We made Mummy Dogs after seeing the idea on The Idea Room.
Two of the Mummy dogs that we made.
To make Mummy Dogs, we used a tube of crescent roll dough and hot dogs. Each person wrapped the dough around their hot dogs slightly different so each Mummy Dog turned out different.
The girls wrapping crescent roll dough around hot dogs.
(Yes, that's my camera strap in the upper right hand picture.
That's why I should take at least a couple of pictures
so I can choose which one turns out.)
Olivia's Mummy Dogs.
Even with the same way of cutting the dough, the wrapping process makes each Mummy Dog unique.
Sophia didn't cut the dough for her Mummy Dogs. She wanted the hot dog almost all covered - like a corn dog.
Sophia's Mummy Dogs.
Language Arts - Mummy Jokes
Since both the girls are at the age where they like jokes, here are a few mummy jokes I shared with them:
Q: What is the mummy's favorite musical program?
A: Name that tomb.
Q: What is the mummy's favorite flower?
Q: Why don't mummies have hobbies?
A: They are too wrapped up in their work.
Q: Where do mummies go for a swim?
A: To the dead sea.
Q: Why don't mummies take vacations?
A: They're afraid they'll relax and unwind.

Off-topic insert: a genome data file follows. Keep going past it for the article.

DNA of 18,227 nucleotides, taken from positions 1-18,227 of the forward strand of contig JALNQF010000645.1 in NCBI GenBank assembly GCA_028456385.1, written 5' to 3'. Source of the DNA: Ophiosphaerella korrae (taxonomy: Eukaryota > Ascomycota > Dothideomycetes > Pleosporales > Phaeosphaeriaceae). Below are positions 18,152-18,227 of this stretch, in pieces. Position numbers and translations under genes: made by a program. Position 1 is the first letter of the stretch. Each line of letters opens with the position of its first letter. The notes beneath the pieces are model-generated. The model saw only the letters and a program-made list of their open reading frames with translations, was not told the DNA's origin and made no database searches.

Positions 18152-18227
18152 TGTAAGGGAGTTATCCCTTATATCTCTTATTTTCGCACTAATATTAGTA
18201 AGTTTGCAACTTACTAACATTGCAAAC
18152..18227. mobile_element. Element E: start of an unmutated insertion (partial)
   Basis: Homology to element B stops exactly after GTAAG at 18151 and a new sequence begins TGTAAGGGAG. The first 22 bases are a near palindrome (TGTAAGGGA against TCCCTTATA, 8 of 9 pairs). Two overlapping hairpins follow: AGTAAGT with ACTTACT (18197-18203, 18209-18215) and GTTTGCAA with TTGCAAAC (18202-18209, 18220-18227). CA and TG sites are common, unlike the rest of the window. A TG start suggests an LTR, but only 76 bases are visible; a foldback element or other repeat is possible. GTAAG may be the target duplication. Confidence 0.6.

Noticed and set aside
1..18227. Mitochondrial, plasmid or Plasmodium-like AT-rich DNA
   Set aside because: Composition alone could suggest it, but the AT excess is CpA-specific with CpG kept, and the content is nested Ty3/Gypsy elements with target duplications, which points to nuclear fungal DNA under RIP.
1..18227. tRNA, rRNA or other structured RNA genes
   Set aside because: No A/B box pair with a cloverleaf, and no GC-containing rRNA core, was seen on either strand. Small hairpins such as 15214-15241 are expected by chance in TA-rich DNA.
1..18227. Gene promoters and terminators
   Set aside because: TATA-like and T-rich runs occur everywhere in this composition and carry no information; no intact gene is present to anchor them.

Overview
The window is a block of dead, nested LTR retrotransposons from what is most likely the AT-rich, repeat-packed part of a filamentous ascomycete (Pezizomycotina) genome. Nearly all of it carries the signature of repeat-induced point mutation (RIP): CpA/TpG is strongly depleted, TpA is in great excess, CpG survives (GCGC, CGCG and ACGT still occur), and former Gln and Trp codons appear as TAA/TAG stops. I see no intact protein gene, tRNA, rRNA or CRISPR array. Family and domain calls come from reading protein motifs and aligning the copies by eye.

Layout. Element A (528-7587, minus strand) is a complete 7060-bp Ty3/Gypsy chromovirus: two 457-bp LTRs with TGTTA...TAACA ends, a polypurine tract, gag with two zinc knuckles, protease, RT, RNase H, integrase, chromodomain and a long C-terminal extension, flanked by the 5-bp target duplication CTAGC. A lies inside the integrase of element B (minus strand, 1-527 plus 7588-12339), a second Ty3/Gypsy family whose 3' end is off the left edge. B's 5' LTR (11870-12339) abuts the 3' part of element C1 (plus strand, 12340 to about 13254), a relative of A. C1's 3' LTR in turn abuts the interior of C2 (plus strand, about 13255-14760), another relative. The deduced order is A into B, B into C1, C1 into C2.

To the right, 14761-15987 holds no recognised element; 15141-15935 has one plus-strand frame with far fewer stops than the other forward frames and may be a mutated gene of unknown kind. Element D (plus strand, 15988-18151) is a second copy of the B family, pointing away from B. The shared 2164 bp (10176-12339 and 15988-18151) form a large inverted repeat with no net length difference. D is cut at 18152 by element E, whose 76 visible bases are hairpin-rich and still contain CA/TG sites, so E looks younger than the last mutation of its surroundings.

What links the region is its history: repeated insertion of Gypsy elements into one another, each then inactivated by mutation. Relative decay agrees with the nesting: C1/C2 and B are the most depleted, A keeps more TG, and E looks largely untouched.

Both the girls enjoyed the Mummy Madness puzzle. After answering the clues, they put the letter matching a number into the correct box on the grid. The letters revealed the answer to the question about why people were so interested in stealing, buying, and using mummies.
Sophia working on the Mummy Madness puzzle.
According to Net Places, "You can understand why tomb robbers would steal gold jewelry. But why steal a mummy? Well, for hundreds of years, mummies were used all over Europe. In fact, they were so popular that the supply of real mummies ran short. Creative peddlers would make 'new' mummies using any dead body they could find."
The answer from the puzzle will surprise you - as it did us - as to what mummies were used for at one time.
Today's art project focused on drawing a decorated mummy's coffin. Using pictures that other children drew of mummy coffins, the girls drew the outline first.
The girls looking at the examples of other children's drawings
on the computer.
Then, each added details to the coffin. Olivia chose to add color to her picture.
Sophia chose to keep her picture in black and white.
Although both weren't particularly happy with how their drawings turned out, I think it's important to have them try things they aren't completely comfortable with and see what happens. The process of creating is more important at this stage than the final product. At least it is in my eyes.
From One Zillion Books, there was a more complicated mummy maze which the girls started doing. There are multiple starting and finishing points on the maze. This is one of the most complicated mazes they've ever done before.